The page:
Epic sweep is absent throughout: indeed, Hasi Chaolu has the same grasp on the genre as that which Uwe Boll exhibited in 2007’s In The Name of The King: A Dungeon Siege Tale. Camera angles are awkward, neither classical nor bizarre, and rarely encompassing: this is a comfortably-budgeted film, and yet you’d think it was shot on a dime. Action directing is dire, with stilted fighting edited with no momentum, and a hilarious battle where only the fighters in the foreground actually break a sweat, while everyone in the background obviously flails around without energy; and it doesn’t help that the amateurish sound design is limited to a distant rumble of clanging metal – not exactly evoking the the fury of a world-altering battle. Celebrated director Jean-Jacques Annaud is credited as an artistic contributor to the film, but given that he’s known for classical, well-researched, authentically filmed epics like Seven Years in Tibet, Enemy at the Gates or the recent Mongolia-set Wolf Totem (a triumph in China and probably the reason he was solicited for this film), one wonders if he showed up at all during any stage of the film’s production.

The cast doesn’t save the film. The only advantage to William Chan playing Genghis Khan is that contrary to John Wayne, he doesn’t require the now frowned-upon use of yellowface. Other than that, he looks more like a rich teenager playing dress-up than like one of the greatest conquerors in the history of the world. Hu Jun plays his villain like a yelly, lovestruck, dim-witted puppet, which on the evidence of the rest of the film is probably the result of bad writing and absence of acting directions, rather than the clever subversion of villainous tropes. The lovely Lin Yun spends most of her screen-time in helpless captivity, waiting around in a cave for Temujin to free her, while Li Guangjie has nothing to do with the usually key role of Genghis Khan’s friend and rival Jamukha, memorably portrayed by Sun Honglei in Mongol. Formidable Mongolian actor Basen Zhabu – Guan Yu in John Woo’s Red Cliff and Temujin’s father in Mongol – is a welcome sight but underused. More intriguing are Zhang Xinyi and the striking Christie Chen, as a witch and a warrior respectively, but their five minutes of combined screen-time isn’t enough to bring the film to more than very fleeting life. A sleepy Ni Dahong pops up every now and then as a Shaman guiding Temujin on the path of destiny, and in the incongruous final scene, he’s seen sitting in the Mongolian grassland, leading a full orchestra of Morin khuur players. A shaman and an orchestra contractor.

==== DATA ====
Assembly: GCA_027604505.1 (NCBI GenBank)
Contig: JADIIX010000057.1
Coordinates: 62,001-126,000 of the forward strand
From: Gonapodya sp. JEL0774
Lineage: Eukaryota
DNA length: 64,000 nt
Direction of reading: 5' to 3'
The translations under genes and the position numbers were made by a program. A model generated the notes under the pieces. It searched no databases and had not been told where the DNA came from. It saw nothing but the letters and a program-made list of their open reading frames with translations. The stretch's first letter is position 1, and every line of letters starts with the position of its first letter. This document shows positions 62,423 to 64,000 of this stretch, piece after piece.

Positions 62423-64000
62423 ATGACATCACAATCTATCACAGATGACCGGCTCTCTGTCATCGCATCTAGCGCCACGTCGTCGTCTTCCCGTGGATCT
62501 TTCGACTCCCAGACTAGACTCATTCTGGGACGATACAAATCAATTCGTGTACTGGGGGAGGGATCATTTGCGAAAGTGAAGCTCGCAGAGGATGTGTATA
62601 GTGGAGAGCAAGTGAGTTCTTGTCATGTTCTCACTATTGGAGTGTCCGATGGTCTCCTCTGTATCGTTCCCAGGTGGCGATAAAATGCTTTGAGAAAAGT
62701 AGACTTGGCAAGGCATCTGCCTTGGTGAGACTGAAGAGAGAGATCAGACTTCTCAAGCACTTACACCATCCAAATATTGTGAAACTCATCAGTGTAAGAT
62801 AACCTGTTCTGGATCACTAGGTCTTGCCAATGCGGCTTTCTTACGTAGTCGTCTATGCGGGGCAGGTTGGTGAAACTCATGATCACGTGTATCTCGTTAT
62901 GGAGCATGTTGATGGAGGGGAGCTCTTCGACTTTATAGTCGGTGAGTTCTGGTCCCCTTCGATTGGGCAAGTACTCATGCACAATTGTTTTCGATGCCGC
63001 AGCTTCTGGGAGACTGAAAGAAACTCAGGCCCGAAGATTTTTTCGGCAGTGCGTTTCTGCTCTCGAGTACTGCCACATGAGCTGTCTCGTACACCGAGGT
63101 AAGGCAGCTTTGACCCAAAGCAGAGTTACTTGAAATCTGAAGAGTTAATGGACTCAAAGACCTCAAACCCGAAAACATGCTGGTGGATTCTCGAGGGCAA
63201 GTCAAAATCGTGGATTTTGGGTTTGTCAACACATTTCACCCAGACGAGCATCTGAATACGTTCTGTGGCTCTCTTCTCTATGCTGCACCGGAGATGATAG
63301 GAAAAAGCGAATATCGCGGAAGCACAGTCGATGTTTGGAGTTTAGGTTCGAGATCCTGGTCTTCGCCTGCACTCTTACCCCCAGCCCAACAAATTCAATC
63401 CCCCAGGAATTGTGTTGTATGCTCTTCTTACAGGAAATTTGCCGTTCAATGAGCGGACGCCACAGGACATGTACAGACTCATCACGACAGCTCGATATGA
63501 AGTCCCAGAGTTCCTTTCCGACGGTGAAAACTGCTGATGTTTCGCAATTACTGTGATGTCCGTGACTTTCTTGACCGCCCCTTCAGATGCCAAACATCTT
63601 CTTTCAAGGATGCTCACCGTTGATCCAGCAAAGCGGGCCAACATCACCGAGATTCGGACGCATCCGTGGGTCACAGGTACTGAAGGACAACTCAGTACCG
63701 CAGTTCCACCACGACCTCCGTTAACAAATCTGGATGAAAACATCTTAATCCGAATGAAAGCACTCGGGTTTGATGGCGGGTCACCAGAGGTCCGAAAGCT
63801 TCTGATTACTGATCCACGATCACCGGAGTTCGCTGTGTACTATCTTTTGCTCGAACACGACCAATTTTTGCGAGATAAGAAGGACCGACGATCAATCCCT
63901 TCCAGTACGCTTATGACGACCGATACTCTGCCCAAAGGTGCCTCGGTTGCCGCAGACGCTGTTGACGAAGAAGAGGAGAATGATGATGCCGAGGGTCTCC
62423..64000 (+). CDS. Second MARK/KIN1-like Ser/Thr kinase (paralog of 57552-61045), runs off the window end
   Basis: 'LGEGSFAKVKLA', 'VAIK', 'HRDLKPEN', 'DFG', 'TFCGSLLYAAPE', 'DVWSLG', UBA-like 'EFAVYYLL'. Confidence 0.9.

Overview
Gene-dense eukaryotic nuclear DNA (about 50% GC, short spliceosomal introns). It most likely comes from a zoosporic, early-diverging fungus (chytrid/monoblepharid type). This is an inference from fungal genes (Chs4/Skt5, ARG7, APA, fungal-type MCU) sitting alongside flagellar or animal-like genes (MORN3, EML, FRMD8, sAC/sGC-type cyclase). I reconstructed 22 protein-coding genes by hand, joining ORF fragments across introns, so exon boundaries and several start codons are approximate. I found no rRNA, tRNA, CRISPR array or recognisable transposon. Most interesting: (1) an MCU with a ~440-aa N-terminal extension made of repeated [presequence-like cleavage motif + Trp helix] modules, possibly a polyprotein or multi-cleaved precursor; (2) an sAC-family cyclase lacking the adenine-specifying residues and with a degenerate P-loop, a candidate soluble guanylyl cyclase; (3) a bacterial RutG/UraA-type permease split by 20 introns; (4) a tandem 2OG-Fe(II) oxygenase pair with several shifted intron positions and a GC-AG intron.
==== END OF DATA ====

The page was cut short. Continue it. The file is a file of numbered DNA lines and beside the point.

There are indeed a few pleasant ideas to be gleaned here and there: a vicious dwarf-like creature saunters diabolically throughout the film (before meeting a rather well-deserved death by horse trampling), the underground kingdom of Hell is a derivative but satisfyingly cyclopean vision, and to include evil cheerleaders atop giant elephants during the final battle is a rare touch that’s ridiculous in a nice way. Amusingly, Cha Gan’s score is old-fashioned to the point that it’s right out of a fifties Hollywood swords-and-sandals epic, complete with long-limbed portentously lyrical melodies and glorious exalted wordless choirs. Clearly, the composer didn’t watch the same film as yours truly.

Long Story Short: A risibly schlocky fantasy epic with a William Chan-shaped void at its center, Genghis Khan almost makes one yearn for the days of John Wayne in yellowface. *